Not registering, collecting, and remitting VAT on your sales in Saudi Arabia is risky as the penalties for non-compliance are quite tough. For example, there is a penalty of 5% of the tax due for each month or part of it that the tax due is not settled. In addition the penalty for late filing of VAT returns will be not less than 5% of the tax due but you can potentially be penalised to an amount of a quarter (25%) of the tax due.
First, we will take a brief look at how both States have reached this historic taxation point.
In February 2017, Saudi Arabia ratified the GCC VAT framework and committed to introduce VAT on January 1, 2018.
The General Authority of Zakat and Tax (GAZT) is responsible for managing the implementation, administration and enforcement of VAT in Saudi Arabia. It does so in close coordination with other relevant entities.
On July 31, 2017, President of the UAE His Highness Sheikh Khalifa bin Zayed Al Nahyan issued the landmark Federal Law No. 7 of 2017 for Tax Procedures. This law established the foundations for the planned new UAE VAT system. The Federal Tax Authority (FTA) is the responsible authority in relation to the administration and collection of VAT.
Online registration for VAT in the UAE opened in mid-September 2017. On November 27, 2017, the VAT Executive Regulations were signed into law. The VAT Executive Regulations were issued after His Highness Sheikh Khalifa bin Zayed Al Nahyan issued the Federal Decree-Law No. 8 of 2017 for Value-Added Tax (VAT) on August 27, 2017.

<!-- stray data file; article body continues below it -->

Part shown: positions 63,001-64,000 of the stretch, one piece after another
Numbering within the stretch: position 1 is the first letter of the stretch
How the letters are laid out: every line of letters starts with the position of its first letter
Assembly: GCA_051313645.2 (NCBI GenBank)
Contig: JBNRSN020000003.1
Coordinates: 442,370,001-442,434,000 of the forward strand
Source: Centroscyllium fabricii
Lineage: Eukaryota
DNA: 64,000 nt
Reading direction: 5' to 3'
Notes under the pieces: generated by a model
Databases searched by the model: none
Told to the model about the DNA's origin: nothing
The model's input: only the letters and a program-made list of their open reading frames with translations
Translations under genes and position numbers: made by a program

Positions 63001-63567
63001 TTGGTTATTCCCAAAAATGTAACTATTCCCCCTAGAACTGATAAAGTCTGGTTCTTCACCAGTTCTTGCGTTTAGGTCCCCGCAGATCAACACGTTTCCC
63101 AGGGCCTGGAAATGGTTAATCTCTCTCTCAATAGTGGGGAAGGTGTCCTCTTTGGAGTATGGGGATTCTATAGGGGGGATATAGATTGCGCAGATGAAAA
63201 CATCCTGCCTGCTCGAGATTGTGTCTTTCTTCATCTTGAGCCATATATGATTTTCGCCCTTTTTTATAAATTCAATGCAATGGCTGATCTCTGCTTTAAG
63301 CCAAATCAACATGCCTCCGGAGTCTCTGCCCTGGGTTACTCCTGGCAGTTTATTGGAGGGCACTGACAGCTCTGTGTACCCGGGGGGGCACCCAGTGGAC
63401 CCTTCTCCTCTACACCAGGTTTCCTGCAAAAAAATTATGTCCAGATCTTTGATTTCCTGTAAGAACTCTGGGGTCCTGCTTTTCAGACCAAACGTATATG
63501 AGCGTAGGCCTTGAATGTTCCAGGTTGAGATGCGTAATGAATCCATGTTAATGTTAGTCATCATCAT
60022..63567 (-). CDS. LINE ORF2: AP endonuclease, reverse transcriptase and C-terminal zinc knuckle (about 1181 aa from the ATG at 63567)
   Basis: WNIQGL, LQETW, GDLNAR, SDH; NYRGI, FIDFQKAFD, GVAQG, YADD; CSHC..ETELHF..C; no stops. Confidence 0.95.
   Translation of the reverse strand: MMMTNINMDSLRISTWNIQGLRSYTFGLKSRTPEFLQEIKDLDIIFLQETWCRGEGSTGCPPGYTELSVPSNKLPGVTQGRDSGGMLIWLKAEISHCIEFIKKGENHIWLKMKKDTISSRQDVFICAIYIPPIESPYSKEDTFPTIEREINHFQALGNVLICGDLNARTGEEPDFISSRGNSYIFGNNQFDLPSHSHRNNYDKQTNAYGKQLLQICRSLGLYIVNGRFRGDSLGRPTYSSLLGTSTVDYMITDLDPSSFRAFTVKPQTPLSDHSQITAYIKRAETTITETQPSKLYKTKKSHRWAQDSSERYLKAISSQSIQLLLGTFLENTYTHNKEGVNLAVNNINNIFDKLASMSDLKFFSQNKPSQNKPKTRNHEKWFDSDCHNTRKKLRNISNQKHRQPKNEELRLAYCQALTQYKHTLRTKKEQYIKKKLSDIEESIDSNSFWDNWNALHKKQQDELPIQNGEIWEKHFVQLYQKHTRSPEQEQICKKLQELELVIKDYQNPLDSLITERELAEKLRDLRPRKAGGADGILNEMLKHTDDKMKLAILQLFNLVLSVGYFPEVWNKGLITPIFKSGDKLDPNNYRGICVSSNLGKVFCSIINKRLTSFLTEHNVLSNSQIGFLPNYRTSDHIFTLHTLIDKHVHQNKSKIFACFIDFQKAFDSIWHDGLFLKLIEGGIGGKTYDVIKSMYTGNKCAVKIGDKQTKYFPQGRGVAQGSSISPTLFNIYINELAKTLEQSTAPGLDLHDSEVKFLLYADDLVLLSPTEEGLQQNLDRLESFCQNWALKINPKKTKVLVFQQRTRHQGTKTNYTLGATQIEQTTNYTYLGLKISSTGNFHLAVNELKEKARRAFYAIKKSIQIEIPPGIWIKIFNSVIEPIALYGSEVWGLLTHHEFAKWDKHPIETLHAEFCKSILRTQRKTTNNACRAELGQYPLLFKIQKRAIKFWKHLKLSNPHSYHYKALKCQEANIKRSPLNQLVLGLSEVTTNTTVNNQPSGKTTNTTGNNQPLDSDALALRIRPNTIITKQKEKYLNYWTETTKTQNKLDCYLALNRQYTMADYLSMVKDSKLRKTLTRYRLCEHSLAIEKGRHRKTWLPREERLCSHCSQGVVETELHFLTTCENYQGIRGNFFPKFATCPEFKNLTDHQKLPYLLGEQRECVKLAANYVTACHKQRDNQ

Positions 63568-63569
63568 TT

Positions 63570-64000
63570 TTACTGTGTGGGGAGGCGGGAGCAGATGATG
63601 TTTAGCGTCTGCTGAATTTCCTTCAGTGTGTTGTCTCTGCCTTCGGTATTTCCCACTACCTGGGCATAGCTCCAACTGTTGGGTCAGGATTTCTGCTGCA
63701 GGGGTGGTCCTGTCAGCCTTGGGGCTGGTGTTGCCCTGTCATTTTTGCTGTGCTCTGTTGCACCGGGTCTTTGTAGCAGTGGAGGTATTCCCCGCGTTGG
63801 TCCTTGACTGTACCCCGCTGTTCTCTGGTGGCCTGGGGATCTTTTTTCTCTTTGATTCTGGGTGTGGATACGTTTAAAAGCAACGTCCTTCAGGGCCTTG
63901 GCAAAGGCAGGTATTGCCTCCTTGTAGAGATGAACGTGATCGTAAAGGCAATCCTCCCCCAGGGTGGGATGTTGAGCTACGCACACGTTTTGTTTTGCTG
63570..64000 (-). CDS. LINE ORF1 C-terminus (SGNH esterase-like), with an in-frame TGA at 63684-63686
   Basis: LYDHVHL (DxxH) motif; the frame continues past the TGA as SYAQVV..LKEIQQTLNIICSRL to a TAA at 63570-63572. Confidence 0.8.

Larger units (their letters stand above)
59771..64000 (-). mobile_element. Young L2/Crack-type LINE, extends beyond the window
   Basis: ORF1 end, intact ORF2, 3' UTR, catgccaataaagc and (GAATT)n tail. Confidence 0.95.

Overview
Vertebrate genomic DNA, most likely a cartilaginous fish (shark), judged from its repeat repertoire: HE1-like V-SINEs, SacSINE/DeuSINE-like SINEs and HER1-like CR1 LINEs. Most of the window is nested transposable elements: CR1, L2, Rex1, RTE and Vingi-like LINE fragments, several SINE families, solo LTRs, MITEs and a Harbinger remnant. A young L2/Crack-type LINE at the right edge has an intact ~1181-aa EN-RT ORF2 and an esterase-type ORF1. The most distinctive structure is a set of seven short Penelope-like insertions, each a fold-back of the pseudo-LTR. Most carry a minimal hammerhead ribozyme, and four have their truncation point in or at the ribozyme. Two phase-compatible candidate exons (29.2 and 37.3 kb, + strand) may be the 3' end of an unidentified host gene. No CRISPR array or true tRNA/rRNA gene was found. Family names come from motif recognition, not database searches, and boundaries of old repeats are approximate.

In January 2015 the European Union (EU) amended their VAT rules and extended the system to the cross-border supplies of digital services. In doing so they also created a registration and filing system known as the Mini One-Stop Shop (MOSS).
The VAT MOSS system allowed a company to select one of the 28 EU Member States as their Member State of Identification (MSI). As a result they only needed to register in one EU Member State for all of their B2C digital supplies in the EU.
An EU MOSS-style system in the GCC would have simplified the registration and VAT return processes. It would have been an ideal move and would more than likely increase compliance, especially as global digital businesses are now familiar with such a system.